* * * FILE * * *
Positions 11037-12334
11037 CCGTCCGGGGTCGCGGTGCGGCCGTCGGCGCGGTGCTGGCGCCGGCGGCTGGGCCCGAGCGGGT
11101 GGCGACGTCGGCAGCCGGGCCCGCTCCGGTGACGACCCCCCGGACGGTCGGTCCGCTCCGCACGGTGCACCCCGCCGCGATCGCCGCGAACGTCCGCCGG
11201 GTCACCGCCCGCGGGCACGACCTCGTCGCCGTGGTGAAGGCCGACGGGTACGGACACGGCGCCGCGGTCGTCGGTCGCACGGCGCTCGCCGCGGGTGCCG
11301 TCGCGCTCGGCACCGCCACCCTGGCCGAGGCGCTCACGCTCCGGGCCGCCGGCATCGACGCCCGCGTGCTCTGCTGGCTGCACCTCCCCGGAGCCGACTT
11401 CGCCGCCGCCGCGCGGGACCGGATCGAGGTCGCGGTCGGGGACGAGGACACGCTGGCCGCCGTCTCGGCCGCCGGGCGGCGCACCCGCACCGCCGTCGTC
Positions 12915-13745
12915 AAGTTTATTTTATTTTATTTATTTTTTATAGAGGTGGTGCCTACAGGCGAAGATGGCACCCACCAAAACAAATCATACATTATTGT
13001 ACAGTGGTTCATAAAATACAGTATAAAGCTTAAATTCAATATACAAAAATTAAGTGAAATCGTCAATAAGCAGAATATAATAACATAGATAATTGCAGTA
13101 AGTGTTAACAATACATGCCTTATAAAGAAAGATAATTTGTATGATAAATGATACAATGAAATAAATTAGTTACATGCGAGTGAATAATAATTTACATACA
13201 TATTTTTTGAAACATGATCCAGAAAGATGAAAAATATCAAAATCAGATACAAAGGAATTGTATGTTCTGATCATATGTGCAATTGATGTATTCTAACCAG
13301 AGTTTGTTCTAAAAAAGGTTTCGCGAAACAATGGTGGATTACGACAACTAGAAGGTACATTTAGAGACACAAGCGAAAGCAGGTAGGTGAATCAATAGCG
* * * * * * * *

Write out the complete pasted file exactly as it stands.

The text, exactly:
Positions 11037-12334
11037 CCGTCCGGGGTCGCGGTGCGGCCGTCGGCGCGGTGCTGGCGCCGGCGGCTGGGCCCGAGCGGGT
11101 GGCGACGTCGGCAGCCGGGCCCGCTCCGGTGACGACCCCCCGGACGGTCGGTCCGCTCCGCACGGTGCACCCCGCCGCGATCGCCGCGAACGTCCGCCGG
11201 GTCACCGCCCGCGGGCACGACCTCGTCGCCGTGGTGAAGGCCGACGGGTACGGACACGGCGCCGCGGTCGTCGGTCGCACGGCGCTCGCCGCGGGTGCCG
11301 TCGCGCTCGGCACCGCCACCCTGGCCGAGGCGCTCACGCTCCGGGCCGCCGGCATCGACGCCCGCGTGCTCTGCTGGCTGCACCTCCCCGGAGCCGACTT
11401 CGCCGCCGCCGCGCGGGACCGGATCGAGGTCGCGGTCGGGGACGAGGACACGCTGGCCGCCGTCTCGGCCGCCGGGCGGCGCACCCGCACCGCCGTCGTC
Positions 12915-13745
12915 AAGTTTATTTTATTTTATTTATTTTTTATAGAGGTGGTGCCTACAGGCGAAGATGGCACCCACCAAAACAAATCATACATTATTGT
13001 ACAGTGGTTCATAAAATACAGTATAAAGCTTAAATTCAATATACAAAAATTAAGTGAAATCGTCAATAAGCAGAATATAATAACATAGATAATTGCAGTA
13101 AGTGTTAACAATACATGCCTTATAAAGAAAGATAATTTGTATGATAAATGATACAATGAAATAAATTAGTTACATGCGAGTGAATAATAATTTACATACA
13201 TATTTTTTGAAACATGATCCAGAAAGATGAAAAATATCAAAATCAGATACAAAGGAATTGTATGTTCTGATCATATGTGCAATTGATGTATTCTAACCAG
13301 AGTTTGTTCTAAAAAAGGTTTCGCGAAACAATGGTGGATTACGACAACTAGAAGGTACATTTAGAGACACAAGCGAAAGCAGGTAGGTGAATCAATAGCG